By Kareem Raheem
BAGHDAD (Reuters) - Police discovered the bodies of 18 men who had been abducted and shot in the head near Baghdad on Friday, and the decapitated corpses of seven men killed in a separate attack in northern Iraq.
The 18 bodies were found together in an orchard in Meshahda, a predominantly Sunni Muslim area around 30 km (20 miles) north of Baghdad. A senior police source blamed al Qaeda.
Such killings are on the rise in Iraq, alongside a growing insurgent campaign of bomb and gun attacks on security forces and civilians.
The victims in Meshahda were taken from their homes early on Friday by men wearing military uniforms and driving six SUVs, police sources said.
Among them were a police officer, an army official, the headmaster of a school, a Sunni tribal sheikh and his son.
"It is definitely al Qaeda because this is the area where they are operating," a senior official in Iraq's federal police said, declining to be named.
The victims may have been chosen because they were seen as supporting Iraq's Shi'ite-led government, the source added.
Abductors dressed as soldiers have often carried out such killings in the area.
AL QAEDA TARGETS
Although al Qaeda-linked militants in Iraq mainly carry out attacks on Shi'ites, they also target fellow Sunnis through kidnappings, killings and extortion.
Security officials, government employees from both sects and government-backed Sunni Sahwa militia members are all seen as prime targets for the Islamist group.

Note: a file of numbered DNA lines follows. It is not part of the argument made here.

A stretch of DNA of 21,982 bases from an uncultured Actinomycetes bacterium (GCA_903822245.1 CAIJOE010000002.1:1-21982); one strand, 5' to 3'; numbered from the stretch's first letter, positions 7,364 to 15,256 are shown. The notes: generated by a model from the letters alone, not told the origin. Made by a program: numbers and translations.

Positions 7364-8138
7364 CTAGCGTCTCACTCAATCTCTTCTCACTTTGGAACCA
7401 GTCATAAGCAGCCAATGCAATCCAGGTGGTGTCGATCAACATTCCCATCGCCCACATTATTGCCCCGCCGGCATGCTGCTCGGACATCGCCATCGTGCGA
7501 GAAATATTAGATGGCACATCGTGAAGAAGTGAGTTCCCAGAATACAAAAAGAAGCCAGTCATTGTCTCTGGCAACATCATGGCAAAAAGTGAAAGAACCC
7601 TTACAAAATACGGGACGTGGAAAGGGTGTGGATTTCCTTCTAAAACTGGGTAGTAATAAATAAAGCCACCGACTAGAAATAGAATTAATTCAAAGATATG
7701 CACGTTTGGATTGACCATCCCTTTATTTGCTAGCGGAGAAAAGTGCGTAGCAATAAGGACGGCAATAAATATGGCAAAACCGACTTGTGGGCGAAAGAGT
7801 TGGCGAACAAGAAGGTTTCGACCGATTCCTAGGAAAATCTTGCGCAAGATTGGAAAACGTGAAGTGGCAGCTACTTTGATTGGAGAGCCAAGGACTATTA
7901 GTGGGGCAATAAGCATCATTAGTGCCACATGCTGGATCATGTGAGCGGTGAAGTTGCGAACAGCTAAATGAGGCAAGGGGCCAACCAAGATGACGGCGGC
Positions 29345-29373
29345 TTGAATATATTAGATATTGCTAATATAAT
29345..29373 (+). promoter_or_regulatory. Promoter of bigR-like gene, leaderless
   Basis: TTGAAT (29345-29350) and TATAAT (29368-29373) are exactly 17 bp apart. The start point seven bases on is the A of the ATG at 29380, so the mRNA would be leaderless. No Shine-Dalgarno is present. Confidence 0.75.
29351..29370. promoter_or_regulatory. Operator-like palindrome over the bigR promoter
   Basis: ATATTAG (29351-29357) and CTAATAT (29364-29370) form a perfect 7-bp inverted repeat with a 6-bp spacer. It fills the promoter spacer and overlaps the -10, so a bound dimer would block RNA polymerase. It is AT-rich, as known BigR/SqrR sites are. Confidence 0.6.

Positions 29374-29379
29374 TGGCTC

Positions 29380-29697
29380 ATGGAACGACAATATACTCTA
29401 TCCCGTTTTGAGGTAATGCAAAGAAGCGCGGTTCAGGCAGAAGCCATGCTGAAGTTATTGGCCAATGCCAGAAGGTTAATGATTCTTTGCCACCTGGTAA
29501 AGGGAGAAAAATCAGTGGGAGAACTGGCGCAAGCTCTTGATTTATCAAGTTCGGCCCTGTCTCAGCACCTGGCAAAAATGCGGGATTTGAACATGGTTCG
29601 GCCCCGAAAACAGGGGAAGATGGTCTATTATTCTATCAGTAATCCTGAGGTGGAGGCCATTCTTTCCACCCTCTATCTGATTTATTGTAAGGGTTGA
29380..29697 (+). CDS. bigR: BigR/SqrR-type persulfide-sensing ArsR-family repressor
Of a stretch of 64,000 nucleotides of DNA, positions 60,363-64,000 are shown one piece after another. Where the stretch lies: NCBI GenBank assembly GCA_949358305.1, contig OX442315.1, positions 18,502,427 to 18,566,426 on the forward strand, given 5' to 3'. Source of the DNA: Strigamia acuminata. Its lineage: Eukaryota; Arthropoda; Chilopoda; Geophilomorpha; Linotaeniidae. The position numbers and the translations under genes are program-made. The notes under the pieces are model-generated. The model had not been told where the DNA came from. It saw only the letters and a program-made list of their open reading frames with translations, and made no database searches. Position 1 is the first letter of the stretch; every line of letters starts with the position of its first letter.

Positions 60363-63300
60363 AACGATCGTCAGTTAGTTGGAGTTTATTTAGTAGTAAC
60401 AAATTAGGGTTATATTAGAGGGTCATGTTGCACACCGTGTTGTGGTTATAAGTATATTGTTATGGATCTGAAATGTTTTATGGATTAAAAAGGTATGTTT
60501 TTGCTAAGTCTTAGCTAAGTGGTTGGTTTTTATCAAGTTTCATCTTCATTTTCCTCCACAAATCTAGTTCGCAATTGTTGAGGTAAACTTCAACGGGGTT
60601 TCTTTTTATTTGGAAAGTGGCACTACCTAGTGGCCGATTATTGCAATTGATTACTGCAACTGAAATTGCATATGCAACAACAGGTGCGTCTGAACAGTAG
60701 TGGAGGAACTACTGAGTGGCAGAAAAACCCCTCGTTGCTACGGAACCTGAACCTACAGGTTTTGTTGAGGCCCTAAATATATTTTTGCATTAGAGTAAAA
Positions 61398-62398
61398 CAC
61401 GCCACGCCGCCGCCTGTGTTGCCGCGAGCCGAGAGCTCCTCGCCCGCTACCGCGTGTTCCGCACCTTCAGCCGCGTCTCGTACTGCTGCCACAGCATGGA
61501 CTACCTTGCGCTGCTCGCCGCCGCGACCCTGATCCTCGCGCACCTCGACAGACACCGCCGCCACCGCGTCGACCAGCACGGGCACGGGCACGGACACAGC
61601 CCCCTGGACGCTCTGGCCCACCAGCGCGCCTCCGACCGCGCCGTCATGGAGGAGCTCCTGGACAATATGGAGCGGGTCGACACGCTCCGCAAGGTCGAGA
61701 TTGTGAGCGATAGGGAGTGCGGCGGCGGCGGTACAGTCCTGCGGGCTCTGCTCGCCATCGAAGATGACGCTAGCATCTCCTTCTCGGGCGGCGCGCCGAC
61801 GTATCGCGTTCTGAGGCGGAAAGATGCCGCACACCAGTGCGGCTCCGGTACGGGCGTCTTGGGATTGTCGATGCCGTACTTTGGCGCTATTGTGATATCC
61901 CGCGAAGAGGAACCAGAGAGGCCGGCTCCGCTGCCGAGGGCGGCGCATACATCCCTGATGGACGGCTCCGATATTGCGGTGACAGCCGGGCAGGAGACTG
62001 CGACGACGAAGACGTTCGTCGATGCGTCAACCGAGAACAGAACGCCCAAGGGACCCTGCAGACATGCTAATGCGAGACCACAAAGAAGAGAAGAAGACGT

The goal of such attacks "is to weaken the relationship between the people and the security forces", Ali al-Haidari, an Iraqi security expert, told Reuters.
In the attack further north, police found the beheaded corpses of seven male laborers, two police sources said.
They had been dumped in a yard in a northern neighborhood of Tikrit, a city 150 km (90 miles) north of Baghdad. The victims, believed to be Sunnis, were all under 30 and had been working on the construction site of a stadium.
It was not immediately clear who was behind the violence, but security officials have described the area as being another stronghold of al Qaeda.
This year has been Iraq's most violent since 2006-7, when tens of thousands of people died at the height of sectarian strife between Sunnis and Shi'ites.
On Wednesday, police found the bodies of 13 people around Baghdad, the apparent victims of execution-style shootings.
(Additional reporting by Raheem Salman and Suadad al-Salhy in Baghdad and Ghazwan Hassan in Tikrit; Writing by Sylvia Westall; Editing by Andrew Roche)